18 Whatever its merits, the proposal that the Fund not “accept uncritically a country’s choice of exchange rate regime” ignored the fact that IMF missions frequently engage in lengthy — often heated — discussions with national authorities over the feasibility or desirability of exchange rate arrangements. These discussions and implicit policy advice are not typically part of the formal negotiations, however, because the IMF lacks jurisdiction to force a member to change its exchange rate regime. In this respect, “going public” on its exchange rate advice, and then having that advice ignored, would undermine the Fund’s credibility. 19 By way of example, at the time the proposal was made, it was unclear that the prevailing “Chinese currency controversy” would have be included in this category. See Cheung, Chinn and Fuji (2005).

6

CIGI Papers No. 224 — July 2019 • James A. Haley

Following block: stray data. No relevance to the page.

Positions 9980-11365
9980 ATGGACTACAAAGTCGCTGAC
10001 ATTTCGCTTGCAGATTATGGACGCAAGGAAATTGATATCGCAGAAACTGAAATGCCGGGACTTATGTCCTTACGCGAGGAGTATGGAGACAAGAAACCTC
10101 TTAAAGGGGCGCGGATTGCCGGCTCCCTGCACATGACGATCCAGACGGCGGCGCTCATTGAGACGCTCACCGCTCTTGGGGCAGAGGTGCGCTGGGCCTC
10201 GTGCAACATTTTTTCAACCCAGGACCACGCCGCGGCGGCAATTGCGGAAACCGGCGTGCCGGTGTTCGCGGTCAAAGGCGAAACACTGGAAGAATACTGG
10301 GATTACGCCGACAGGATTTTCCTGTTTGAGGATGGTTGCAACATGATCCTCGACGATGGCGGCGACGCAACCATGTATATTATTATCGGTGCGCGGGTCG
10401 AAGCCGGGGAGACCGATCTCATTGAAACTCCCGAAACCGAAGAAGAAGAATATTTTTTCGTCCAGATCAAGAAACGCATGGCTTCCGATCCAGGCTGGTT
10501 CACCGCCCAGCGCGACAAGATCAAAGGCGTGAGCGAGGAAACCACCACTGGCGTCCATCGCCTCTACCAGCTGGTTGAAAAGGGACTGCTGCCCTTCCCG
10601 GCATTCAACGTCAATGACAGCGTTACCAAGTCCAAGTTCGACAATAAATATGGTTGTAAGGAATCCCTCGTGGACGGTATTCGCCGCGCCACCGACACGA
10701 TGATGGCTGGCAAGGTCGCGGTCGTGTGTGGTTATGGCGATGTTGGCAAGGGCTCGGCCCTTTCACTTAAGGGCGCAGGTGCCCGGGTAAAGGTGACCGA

surveillance.20 The proposal was notable because it implicitly focused attention on the multilateral dimension of the problem. Exchange rates cannot be explained on the basis of bilateral trade considerations alone, especially in the context of capital account considerations regarding the accumulation of large stocks of claims. It is thus noteworthy that pre-crisis debates on exchange rate surveillance culminated in the 2007 Surveillance Decision, which added financial stability to the existing guidelines for surveillance. In announcing the decision, IMF Managing Director Rodrigo De Rato noted: To three existing principles relating to exchange rate manipulation pursed for certain purposes, and to when and how it is desirable to intervene in the foreign exchange rate markets, the decision adds a fourth principle: a member should avoid exchange rate policies that result in external instability. Reflecting the period when [the 1977 decision] was drawn up, it focused on potential exchange rate manipulation undertaken for balance of payment reasons and on short term exchange rate volatility. By contrast, the most prevalent exchange rate related problems since then have been the maintenance, for domestic reasons, of overvalued or undervalued exchange rate pegs and, more recently, capital account vulnerabilities. (IMF 2007) As De Rato’s comments suggest, Lawrence Summers’ financial balance of terror was a key driver of the 2007 decision. In the end, concerns of financial crisis were validated. But the source of the crisis that subsequently erupted was not the sudden and disruptive unwinding of external imbalances. It was, rather, risks originating in the